13 May, 2021

A Town Divided

Eye of the storm: a pilgrim centre that has ruefully seen its leanest decade go by

T. Narayan
A Town Divided
In a town devoted to Lord Ram, monkeys are worshipped as incarnations of the faithful Hanuman. That is why people in Ayodhya are as concerned about the condition of the primate population as the human one. And everyone in Ayodhya now complains that since December 6, 1992, "the monkeys of Lord Ram have been dying of starvation". For centuries the entire township of Ayodhya—and its primate population—survived solely on the donations of pilgrims. But ever since Ayodhya became the vortex of the VHP's Ram temple movement, the city has been largely abandoned by peace-loving visitors.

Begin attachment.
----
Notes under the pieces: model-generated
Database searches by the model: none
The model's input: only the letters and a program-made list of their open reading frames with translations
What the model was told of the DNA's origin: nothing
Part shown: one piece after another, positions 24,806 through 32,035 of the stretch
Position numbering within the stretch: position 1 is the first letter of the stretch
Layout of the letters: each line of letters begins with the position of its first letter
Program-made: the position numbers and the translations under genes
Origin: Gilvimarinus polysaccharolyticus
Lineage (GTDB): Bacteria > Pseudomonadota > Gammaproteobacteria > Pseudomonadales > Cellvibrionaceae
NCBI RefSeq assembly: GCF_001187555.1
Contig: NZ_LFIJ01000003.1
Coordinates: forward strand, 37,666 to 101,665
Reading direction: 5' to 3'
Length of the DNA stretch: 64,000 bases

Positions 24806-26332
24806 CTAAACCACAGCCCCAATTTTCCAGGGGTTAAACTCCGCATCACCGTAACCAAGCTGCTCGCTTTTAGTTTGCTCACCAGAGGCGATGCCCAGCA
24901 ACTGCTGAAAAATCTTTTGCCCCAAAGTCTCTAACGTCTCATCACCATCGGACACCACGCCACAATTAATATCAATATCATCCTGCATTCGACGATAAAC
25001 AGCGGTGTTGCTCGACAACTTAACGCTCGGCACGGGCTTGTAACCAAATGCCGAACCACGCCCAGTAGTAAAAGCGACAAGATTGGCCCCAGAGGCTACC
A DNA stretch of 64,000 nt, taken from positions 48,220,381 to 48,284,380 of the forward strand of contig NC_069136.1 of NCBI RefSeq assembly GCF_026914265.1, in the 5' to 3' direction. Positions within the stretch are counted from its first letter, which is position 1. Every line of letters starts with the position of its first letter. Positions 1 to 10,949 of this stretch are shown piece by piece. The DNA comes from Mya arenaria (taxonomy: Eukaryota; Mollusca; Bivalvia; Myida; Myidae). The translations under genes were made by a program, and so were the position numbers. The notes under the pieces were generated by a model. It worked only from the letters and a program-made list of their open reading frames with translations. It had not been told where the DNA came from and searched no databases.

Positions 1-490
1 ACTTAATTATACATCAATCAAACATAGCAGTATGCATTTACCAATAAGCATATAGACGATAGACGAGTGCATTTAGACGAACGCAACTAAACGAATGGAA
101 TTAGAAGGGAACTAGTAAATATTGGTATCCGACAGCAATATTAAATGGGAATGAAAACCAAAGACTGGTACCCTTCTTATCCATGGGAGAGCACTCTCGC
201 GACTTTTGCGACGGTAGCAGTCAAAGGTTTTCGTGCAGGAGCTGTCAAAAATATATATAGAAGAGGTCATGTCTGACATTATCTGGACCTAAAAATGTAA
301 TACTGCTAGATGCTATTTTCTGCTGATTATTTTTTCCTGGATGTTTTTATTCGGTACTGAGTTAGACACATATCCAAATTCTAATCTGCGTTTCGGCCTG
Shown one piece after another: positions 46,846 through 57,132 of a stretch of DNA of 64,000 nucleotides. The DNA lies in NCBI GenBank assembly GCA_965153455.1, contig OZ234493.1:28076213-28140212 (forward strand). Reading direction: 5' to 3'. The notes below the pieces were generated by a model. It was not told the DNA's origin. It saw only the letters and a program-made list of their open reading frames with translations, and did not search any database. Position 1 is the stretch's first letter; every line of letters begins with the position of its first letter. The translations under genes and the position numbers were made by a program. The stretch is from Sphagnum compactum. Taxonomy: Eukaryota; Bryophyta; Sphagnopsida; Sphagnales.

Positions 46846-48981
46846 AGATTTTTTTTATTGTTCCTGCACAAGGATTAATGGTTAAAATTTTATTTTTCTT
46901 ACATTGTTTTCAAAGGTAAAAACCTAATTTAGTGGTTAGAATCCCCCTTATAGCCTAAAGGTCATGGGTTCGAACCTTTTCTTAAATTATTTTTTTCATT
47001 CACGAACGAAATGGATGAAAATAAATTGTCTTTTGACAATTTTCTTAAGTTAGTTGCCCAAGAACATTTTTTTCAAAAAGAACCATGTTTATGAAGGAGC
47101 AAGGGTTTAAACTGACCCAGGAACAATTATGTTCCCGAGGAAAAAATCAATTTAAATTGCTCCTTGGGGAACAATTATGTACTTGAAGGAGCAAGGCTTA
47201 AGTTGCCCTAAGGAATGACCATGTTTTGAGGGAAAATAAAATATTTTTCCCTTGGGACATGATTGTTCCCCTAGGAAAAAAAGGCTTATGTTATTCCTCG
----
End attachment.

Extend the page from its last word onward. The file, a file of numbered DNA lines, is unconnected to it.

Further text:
The bathing ghats, the maze of narrow streets lined with shops selling religious paraphernalia and most of the nearly 6,000 historic and ancient temples that give Ayodhya its character are deserted. A big change from the pre-December 6, 1992, days when on any given day about 30,000 people would visit the town. "The only occasions we see a crowd is when frenzied kar sevaks storm the town during programmes organised by VHP," says Kalawati Mishra, who sells Ram idols at Hanuman Garhi, the main temple...

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